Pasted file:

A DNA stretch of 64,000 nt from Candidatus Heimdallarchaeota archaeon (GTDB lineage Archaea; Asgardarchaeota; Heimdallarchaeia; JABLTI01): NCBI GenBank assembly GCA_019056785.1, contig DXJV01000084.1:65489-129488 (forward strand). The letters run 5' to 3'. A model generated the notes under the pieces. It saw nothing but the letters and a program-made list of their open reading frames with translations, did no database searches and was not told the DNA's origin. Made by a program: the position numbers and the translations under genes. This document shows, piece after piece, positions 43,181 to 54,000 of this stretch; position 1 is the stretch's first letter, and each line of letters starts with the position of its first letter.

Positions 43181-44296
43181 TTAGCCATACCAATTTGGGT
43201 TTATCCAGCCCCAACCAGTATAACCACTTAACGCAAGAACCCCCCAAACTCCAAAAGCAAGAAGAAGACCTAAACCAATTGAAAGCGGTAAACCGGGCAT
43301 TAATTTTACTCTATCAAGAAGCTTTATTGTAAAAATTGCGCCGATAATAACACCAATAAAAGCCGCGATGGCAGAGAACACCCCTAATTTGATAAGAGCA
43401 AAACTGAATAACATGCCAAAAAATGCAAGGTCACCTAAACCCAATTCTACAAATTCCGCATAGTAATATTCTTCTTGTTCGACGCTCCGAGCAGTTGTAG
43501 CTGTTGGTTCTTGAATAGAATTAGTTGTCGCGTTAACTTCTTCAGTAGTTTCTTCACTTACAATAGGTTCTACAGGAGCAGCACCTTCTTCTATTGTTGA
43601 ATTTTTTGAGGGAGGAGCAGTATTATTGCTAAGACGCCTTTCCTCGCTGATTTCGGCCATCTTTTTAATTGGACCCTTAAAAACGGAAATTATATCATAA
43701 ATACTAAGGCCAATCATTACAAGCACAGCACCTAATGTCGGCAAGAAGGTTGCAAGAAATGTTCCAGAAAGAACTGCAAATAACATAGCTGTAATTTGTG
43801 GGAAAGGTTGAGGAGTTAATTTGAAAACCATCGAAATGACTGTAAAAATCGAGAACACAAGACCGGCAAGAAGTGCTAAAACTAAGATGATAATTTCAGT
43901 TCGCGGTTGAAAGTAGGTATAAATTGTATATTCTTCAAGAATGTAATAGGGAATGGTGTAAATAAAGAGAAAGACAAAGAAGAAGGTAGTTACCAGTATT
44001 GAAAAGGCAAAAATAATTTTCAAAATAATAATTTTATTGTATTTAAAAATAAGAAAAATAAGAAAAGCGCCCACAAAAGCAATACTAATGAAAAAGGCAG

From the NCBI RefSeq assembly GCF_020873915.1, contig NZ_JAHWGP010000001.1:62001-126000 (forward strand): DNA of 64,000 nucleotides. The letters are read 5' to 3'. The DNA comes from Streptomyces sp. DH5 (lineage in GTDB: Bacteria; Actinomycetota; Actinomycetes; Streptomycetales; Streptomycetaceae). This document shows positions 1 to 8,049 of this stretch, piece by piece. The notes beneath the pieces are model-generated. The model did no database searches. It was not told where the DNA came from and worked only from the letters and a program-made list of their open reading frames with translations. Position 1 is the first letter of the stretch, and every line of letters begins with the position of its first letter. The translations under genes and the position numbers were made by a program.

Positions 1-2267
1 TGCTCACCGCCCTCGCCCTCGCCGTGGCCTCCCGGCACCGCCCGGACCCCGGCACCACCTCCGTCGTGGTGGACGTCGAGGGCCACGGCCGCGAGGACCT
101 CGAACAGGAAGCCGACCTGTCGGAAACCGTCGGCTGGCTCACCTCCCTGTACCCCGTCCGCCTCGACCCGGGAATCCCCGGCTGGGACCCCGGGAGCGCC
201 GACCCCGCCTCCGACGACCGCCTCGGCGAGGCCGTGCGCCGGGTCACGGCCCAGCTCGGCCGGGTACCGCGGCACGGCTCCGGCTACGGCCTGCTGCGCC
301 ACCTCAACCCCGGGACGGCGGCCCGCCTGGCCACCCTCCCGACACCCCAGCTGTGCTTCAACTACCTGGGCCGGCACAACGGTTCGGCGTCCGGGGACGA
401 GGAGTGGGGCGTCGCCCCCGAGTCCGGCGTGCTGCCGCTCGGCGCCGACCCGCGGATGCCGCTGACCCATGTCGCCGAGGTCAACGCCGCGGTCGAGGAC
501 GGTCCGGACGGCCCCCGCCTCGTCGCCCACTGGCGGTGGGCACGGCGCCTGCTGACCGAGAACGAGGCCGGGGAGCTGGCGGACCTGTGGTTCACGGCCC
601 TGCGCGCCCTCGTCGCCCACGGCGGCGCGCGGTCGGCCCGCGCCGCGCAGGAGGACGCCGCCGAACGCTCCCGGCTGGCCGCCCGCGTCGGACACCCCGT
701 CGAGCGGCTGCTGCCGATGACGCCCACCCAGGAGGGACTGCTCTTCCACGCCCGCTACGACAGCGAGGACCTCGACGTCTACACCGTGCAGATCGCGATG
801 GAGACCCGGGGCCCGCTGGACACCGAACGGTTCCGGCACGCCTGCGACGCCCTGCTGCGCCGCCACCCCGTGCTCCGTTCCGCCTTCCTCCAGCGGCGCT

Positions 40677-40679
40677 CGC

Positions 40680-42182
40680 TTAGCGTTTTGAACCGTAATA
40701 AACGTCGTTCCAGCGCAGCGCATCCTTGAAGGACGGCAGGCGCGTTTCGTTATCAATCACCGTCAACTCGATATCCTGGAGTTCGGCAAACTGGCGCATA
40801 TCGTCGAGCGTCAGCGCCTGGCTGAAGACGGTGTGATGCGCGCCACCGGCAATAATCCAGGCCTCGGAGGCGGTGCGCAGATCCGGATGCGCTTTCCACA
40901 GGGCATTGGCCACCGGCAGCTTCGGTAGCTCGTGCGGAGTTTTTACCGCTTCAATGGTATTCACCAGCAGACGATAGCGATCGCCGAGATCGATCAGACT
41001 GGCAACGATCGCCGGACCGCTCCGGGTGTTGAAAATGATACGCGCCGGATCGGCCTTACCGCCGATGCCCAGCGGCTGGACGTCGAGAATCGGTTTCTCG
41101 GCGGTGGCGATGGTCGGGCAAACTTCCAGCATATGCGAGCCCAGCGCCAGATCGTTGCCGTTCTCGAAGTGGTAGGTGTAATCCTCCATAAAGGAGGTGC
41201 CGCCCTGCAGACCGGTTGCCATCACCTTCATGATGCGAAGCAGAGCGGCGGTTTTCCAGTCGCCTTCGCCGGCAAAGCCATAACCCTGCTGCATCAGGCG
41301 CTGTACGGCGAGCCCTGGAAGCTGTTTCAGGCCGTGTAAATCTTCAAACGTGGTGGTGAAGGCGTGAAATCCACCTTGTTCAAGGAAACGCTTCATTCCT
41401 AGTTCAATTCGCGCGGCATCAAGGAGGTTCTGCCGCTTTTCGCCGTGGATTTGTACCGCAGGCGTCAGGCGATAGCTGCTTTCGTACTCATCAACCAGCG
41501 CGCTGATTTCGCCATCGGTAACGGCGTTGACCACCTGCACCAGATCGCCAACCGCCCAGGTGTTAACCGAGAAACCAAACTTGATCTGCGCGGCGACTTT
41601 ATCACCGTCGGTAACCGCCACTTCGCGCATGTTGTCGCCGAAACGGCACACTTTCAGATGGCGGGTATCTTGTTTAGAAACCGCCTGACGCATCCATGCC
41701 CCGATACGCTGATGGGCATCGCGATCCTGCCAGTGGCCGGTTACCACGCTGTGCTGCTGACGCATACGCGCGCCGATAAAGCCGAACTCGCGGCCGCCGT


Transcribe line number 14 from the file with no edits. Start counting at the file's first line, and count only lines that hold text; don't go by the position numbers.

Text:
Positions 1-2267